Minassian v. Rachins, — So.3d —-, 2014 WL 6775269 (Fla. 4th DCA December 03, 2014)

Trust protectors are a standard feature in offshore trusts, but they’re found less frequently in domestic trusts. The 4th DCA’s opinion in Minassian v. Rachins might change that — at least in Florida.

In what could be a ground breaking decision, for the very first time we now have a Florida appellate court explicitly sanctioning the use of trust protectors in a domestic trust proceeding.

Historically, trust protectors were a standard feature in offshore trusts, but rarely used domestically. Well, as Dylan once famously observed, the times they are a-changin’. Over the last few years there’s been a trend towards wider use of trust protectors in domestic trusts, and this 4th DCA opinion may go a long way towards accelerating that trend.

In this case the authority for resolving any ambiguities in the trust agreement was shifted from the courts to the trust protector, thereby effectively privatizing the dispute-resolution process. As readers of this blog know, I’m all for privatizing inheritance litigation whenever possible. The tool I’ve pointed to in the past for getting that job done is mandatory arbitration (see here). We now have another court-sanctioned tool that’s potentially even more powerful: a trust protector authorized to resolve trust-construction ambiguities by amending or terminating the trust after the settlor’s death.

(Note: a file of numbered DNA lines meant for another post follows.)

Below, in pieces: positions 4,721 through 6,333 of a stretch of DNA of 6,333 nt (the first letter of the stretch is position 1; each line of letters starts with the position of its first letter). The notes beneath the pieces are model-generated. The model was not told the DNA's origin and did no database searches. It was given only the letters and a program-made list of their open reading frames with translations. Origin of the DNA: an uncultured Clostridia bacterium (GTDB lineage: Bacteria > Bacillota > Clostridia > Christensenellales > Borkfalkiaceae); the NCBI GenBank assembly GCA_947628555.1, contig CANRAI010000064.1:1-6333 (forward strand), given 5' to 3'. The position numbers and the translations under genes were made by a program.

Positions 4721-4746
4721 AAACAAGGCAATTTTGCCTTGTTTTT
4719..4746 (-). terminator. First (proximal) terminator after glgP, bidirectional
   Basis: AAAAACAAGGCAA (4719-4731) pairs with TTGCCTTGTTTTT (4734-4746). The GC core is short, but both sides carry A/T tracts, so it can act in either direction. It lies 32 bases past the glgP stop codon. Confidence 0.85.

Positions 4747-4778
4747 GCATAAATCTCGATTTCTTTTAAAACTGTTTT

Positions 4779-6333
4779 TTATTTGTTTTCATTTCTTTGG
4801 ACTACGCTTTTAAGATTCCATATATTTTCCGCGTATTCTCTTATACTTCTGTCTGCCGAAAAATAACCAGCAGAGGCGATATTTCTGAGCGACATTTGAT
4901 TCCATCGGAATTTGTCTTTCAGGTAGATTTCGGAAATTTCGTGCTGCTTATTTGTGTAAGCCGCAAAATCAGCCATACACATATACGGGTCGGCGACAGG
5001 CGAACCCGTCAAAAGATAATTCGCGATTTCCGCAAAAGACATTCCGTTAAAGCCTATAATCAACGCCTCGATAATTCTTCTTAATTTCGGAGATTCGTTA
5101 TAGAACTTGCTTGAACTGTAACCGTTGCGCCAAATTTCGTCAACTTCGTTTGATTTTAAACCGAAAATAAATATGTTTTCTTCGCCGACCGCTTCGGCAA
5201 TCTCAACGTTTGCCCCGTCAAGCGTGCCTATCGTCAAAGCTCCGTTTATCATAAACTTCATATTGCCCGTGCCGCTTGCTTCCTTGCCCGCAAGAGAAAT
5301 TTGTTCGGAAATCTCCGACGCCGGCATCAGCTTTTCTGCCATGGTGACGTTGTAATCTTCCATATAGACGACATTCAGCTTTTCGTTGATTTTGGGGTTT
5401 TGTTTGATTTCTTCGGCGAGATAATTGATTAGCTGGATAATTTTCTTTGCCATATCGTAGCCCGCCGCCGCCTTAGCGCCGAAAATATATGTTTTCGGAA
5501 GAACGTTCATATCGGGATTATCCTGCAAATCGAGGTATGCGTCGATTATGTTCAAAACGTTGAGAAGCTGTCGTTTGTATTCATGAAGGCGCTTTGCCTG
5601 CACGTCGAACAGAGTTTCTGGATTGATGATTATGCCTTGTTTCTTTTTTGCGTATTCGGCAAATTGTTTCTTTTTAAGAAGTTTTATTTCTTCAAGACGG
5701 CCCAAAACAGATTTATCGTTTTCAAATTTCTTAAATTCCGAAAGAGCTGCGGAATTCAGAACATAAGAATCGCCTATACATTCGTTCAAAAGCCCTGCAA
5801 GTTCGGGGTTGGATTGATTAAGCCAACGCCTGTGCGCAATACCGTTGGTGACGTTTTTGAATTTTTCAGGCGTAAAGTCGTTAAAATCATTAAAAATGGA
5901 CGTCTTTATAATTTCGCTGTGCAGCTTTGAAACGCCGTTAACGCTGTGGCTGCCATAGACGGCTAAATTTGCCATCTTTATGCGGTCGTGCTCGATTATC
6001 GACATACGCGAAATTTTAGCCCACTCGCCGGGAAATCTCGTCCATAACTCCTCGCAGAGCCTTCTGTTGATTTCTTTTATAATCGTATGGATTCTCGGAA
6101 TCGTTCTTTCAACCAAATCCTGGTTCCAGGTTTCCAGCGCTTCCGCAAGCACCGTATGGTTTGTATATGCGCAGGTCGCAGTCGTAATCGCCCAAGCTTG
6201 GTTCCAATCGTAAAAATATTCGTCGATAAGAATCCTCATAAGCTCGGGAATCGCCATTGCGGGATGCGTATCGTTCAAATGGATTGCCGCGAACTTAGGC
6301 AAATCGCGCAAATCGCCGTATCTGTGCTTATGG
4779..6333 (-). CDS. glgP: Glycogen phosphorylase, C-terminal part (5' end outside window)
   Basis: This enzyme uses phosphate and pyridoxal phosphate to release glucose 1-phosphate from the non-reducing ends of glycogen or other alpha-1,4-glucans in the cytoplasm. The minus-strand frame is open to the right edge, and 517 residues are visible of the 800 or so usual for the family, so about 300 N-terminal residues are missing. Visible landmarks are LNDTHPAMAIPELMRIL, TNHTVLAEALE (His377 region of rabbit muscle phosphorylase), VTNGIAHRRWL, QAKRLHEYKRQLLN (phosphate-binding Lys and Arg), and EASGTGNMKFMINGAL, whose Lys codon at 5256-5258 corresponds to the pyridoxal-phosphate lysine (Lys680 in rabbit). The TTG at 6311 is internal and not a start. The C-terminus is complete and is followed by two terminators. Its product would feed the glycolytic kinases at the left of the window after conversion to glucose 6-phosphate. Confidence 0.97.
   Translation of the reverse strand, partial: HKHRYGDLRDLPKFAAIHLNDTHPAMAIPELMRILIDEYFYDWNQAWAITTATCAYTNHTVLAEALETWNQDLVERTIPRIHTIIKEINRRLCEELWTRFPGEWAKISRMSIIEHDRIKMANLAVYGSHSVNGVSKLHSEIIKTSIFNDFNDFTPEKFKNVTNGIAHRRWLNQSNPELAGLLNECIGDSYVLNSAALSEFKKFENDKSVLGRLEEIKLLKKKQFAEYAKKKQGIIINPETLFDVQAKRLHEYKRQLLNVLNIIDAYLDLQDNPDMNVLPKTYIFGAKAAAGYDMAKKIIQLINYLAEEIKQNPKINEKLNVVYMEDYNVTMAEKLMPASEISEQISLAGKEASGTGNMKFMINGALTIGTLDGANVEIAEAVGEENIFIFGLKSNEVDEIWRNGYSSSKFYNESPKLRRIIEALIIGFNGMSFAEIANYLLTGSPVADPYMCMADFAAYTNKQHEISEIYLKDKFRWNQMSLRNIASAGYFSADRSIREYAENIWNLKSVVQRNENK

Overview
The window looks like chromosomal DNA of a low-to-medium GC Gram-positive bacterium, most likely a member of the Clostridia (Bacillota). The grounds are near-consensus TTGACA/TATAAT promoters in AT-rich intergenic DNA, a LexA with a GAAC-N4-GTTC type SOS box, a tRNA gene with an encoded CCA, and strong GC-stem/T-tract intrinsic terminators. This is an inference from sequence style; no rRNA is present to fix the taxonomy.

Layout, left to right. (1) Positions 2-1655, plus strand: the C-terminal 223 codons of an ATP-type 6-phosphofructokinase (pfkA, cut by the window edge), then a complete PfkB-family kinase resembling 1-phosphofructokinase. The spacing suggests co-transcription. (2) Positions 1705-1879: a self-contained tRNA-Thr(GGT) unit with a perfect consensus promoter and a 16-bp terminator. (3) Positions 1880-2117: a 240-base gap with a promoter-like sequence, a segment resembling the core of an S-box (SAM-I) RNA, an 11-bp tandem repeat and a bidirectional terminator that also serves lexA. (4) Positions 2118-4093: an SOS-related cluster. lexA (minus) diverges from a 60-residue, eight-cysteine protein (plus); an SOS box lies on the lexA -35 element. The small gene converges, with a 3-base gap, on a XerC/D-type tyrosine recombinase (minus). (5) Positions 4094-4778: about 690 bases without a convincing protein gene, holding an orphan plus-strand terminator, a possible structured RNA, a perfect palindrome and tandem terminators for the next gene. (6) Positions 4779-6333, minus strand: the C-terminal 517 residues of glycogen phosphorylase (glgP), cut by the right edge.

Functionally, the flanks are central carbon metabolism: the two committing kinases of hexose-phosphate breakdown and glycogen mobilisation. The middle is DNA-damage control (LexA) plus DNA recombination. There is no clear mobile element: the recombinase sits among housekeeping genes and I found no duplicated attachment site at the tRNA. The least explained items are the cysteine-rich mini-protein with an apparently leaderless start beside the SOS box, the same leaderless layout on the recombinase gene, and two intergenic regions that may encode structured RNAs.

Case Study:

In this case the settlor named his estate planning attorney (i.e., the professional with most knowledge regarding his testamentary intent) as his trust protector. According to the estate planning attorney, his client had very specific intentions regarding how his trust should be administered after his death for the benefit of his wife, and he also expected his children might be less than thrilled with his plans (especially one estranged daughter). 4th DCA:

The trust protector testified in a deposition that he met with the husband twice, first in person to discuss his estate planning desires, and second over the phone to discuss and execute the documents he had drafted. During the husband’s life, the husband and wife’s “lives revolved around horse racing and legal gambling,” and, in the trust, the husband wanted “to provide for [the wife] in the way they had lived in the past….” . . . The trust protector also stated, “This challenge by the children is exactly what [the husband] expected.” The trust protector noted that the husband referred to his daughter in derogatory terms, and that the daughter had not seen her father in years.